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Panda Pregnancy Watch Continues At National Zoo

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A vigil continues at the Smithsonian's National Zoo to see whether giant panda Mei Xiang is pregnant.

Nearly 40 cameras, and an online Pandacam, have been monitoring the panda since yesterday afternoon.

Zoo scientists say Mei Xiang's hormone levels are approaching baseline. That means she's either nearing the end of a pregnancy, or a pseudo-pregnancy.

Hormone levels and behavior can falsely indicate pregnancy in female pandas. So volunteers are watching for signs, such as nest-building and the cradling of small objects. Recently, watchers have observed the panda spending more time shredding bamboo to make a nest.

In anticipation of increased traffic to the Pandacam this weekend, the Zoo will limit each view to five minutes per session. Visitors must refresh their browser to view the webcam again.

NPR

A Glimpse Of Listeners' #NPRpoetry — From The Punny To The Profound

It was a simple idea: Would you, our listeners, tweet us poems for National Poetry Month? Your response contained multitudes — haiku, lyrics, even one 8-year-old's ode to her dad's bald spot.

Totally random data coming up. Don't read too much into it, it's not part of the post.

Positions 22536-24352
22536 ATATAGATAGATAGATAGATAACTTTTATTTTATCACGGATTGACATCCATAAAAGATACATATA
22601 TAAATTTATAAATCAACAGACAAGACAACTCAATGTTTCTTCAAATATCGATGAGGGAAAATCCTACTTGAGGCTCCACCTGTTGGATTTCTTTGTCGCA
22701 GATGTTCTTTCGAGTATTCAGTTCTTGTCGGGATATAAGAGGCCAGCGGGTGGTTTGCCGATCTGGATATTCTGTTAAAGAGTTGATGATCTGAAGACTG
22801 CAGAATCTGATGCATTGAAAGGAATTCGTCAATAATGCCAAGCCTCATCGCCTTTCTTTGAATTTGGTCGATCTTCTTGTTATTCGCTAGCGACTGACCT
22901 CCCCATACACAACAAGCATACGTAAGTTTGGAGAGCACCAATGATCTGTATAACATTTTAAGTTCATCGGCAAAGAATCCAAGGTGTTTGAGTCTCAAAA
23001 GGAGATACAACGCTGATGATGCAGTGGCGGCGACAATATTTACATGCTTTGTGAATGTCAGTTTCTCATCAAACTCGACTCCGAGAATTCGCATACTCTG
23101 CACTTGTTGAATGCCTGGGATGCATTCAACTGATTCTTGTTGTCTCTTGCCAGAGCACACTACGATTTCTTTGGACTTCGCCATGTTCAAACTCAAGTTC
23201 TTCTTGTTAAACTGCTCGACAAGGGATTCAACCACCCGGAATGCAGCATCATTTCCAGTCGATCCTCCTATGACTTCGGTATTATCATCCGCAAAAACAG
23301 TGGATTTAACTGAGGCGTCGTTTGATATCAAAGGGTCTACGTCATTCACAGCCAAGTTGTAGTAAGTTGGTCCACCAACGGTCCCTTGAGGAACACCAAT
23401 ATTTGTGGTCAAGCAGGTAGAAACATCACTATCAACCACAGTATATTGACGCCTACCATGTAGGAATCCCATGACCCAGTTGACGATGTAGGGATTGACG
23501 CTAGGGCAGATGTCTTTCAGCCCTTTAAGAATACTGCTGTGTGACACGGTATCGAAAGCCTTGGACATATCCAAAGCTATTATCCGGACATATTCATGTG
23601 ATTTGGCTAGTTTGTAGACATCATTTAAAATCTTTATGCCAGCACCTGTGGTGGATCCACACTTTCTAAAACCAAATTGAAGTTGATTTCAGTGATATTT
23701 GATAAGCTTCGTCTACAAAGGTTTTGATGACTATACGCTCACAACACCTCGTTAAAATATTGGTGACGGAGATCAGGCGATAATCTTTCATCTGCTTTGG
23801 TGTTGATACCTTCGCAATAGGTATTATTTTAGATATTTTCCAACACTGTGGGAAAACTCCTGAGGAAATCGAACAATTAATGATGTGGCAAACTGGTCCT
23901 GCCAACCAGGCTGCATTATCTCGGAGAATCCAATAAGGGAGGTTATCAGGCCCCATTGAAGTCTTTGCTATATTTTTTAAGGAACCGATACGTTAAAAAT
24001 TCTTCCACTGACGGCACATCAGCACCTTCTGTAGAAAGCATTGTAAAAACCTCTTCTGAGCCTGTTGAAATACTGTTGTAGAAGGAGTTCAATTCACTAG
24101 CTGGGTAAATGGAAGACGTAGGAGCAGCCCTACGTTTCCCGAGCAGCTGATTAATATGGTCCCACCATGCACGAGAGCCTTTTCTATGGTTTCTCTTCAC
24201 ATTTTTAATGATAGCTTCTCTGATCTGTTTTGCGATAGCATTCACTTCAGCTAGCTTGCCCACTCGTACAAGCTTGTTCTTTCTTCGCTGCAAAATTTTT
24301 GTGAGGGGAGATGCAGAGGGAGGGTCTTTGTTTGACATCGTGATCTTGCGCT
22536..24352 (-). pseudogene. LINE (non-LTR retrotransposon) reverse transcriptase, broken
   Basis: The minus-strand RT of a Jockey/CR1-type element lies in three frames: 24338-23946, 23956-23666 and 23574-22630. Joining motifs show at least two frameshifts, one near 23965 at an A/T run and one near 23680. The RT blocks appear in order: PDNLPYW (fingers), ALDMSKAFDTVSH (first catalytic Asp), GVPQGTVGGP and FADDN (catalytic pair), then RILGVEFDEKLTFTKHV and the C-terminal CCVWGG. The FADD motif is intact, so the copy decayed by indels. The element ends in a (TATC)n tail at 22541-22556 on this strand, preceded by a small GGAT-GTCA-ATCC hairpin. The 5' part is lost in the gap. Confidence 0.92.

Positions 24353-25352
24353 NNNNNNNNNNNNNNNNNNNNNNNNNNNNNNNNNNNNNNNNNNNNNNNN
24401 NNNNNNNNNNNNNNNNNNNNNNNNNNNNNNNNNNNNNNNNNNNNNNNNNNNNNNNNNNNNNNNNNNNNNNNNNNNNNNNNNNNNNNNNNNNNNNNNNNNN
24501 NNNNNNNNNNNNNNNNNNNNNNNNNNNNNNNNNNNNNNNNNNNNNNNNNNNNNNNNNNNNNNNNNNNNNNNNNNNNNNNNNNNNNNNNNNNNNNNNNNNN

WAMU 88.5

Eating Insects: The Argument For Adding Bugs To Our Diet

Some say eating insects could save the planet, as we face the potential for global food and protein shortages. It's a common practice in many parts of the world, but what would it take to make bugs more appetizing to the masses here in the U.S.? Does it even make sense to try? A look at the arguments for and against the practice known as entomophagy, and the cultural and environmental issues involved.

WAMU 88.5

A Federal Official Shakes Up Metro's Board

After another smoke incident and ongoing single tracking delays for fixes, U.S. Secretary of Transportation Anthony Foxx announced a shake-up of Metro's board.

NPR

'The Guardian' Launches New Series Examining Online Abuse

A video was released this week where female sports journalists were read abusive online comments to their face. It's an issue that reaches far beyond that group, and The Guardian is taking it on in a series called "The Web We Want." NPR's Audie Cornish speaks with series editor Becky Gardiner and writer Nesrine Malik, who receives a lot of online abuse.

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